Originally Posted by anjou
. . . How much electric
do bread makers use?
Generally a lot of electricity for a long time. The units not only operating a mixing machine blending thick dough but then turn on an "electric oven" to cook the bread. With my unit this whole process, including two rising periods, can take three and a half hours and about 20 or more amp hours. The units are 120VAC or 220VAC so need either shore power
, genset, or an inverter and large battery
- - As stated before, there is a lot of personal satisfaction with making bread from "scratch" on the counter top. And long term cruisers tend to have plenty of time to re-discover the joys of cooking
- - But for those with other time constraints or other priority items requiring their time, the bread machines make fresh "home-made" breads with minimal involvement beyond loading the machine.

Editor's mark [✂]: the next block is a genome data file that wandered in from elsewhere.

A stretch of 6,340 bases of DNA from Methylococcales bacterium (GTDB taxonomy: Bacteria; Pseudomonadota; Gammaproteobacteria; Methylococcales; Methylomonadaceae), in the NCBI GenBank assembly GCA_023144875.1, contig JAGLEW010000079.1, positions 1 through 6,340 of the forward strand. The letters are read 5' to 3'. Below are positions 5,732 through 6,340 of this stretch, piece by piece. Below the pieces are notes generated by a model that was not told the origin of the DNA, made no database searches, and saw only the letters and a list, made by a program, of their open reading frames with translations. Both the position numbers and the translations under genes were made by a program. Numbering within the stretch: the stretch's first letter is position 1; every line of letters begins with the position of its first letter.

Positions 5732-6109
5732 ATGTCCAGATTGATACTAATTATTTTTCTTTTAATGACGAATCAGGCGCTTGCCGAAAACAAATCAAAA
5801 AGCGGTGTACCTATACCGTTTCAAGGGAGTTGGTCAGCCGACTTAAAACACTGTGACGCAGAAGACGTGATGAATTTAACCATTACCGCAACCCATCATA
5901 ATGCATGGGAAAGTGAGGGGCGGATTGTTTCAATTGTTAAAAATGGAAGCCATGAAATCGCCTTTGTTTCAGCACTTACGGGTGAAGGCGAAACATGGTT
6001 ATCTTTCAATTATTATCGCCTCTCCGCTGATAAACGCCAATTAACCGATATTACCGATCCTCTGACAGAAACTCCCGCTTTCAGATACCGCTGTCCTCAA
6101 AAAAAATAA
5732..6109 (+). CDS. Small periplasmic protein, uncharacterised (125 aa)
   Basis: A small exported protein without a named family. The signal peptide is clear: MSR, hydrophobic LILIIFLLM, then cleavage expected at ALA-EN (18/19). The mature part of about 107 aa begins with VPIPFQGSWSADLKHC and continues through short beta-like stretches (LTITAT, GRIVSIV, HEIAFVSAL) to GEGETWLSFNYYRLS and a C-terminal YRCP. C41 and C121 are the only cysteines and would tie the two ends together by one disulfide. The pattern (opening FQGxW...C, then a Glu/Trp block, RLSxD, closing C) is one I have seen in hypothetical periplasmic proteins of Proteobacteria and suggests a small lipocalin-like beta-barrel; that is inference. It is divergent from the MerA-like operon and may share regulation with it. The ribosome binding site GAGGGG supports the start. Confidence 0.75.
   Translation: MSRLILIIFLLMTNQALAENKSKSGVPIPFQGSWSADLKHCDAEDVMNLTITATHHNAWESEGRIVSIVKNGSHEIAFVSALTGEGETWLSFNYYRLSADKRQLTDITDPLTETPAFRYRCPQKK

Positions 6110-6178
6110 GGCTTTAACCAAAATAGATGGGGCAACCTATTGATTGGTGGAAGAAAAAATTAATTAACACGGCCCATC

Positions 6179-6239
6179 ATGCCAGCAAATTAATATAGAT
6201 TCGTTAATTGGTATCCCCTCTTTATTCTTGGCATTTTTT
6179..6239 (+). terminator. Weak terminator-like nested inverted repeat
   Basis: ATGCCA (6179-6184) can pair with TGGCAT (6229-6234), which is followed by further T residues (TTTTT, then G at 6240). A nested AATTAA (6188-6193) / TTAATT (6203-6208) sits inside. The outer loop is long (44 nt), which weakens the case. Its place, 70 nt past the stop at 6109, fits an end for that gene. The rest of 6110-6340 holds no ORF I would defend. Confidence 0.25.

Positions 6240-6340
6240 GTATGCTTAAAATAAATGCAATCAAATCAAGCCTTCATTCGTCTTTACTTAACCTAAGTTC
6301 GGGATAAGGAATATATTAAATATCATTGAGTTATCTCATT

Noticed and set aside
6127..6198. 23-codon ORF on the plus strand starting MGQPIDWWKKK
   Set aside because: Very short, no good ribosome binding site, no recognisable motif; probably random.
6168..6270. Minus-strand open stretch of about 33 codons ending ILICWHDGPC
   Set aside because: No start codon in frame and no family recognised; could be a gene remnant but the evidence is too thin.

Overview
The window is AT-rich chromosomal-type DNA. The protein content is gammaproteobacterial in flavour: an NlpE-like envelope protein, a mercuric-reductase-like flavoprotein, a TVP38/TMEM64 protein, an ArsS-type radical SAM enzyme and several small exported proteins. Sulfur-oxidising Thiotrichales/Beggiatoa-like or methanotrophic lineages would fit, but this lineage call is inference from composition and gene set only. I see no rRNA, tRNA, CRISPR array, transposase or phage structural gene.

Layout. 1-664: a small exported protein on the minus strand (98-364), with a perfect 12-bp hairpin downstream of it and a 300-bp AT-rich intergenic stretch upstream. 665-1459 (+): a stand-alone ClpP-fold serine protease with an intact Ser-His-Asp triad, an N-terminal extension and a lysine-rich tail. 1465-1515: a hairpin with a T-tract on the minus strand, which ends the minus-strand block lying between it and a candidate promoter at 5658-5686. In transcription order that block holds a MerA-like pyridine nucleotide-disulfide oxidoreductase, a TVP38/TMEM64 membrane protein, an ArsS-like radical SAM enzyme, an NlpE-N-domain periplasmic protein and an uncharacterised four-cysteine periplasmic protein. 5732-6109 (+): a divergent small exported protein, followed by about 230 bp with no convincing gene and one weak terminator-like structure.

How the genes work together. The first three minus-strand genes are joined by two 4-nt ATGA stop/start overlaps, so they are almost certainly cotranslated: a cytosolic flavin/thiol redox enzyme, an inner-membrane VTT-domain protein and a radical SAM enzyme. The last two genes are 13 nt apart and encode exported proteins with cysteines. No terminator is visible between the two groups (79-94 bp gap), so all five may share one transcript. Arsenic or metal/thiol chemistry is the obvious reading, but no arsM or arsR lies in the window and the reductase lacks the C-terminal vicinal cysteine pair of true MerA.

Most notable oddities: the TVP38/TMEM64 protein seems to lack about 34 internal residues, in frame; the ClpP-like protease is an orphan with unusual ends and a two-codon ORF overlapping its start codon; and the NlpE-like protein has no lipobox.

- - It is amazing how many different things go into making a loaf of bread, so as sv/BeBe mentions, it is important to have a supply of all the stuff before you head
out into the back waters of the world.
- - Vacuum sealing is about the only way to keep the different things from sucking up atmospheric water
vapor and going bad quickly.
- - IMHO, the most important ingredient is the dry active yeast which does not store well for long periods of time. But luckily it is one item that is available most anywhere there is a village with a grocery store.
- - Different bread flours, gluten, dry milk, and other ingredients for more exotic breads are quite difficult to find.
- - Just remembered another little "trick" with breads. If you buy bread or make your own, it will store longer and taste fresher if you get the "uncut/unsliced" loaves. With homemade breads they come out "uncut" and with a good bread knife you slice off only what you want. Grocery stores with bakeries inside (latest wrinkle on food
marketing) will hold a loaf or two for you "uncut" if you ask. Or if your timing is right you can get a loaf fresh out of the ovens before they put it into the slicing machines.